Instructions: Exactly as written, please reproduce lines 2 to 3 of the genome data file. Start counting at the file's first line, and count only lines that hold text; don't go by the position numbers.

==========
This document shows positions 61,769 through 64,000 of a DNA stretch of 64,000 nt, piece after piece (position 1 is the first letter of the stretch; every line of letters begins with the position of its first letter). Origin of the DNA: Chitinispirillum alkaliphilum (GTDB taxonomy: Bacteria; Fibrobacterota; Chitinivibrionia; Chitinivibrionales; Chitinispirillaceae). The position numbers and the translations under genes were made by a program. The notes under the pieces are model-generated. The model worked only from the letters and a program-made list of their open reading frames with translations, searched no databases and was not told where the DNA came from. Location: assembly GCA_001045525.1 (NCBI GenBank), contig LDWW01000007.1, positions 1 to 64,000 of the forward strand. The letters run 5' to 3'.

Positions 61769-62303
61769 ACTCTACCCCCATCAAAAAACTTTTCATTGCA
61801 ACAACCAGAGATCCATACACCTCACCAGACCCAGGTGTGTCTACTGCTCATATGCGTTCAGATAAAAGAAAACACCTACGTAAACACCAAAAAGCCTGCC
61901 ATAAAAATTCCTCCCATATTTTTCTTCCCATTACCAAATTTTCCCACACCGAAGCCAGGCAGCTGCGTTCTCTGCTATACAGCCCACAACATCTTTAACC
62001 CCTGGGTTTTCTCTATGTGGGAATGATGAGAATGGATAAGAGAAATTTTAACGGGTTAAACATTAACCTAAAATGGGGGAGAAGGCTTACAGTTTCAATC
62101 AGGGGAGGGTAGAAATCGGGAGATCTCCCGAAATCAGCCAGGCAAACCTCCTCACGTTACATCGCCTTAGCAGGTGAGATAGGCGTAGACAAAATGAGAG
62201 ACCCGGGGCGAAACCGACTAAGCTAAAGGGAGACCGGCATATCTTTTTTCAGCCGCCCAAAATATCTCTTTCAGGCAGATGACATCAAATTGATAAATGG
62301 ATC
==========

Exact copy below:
Positions 61769-62303
61769 ACTCTACCCCCATCAAAAAACTTTTCATTGCA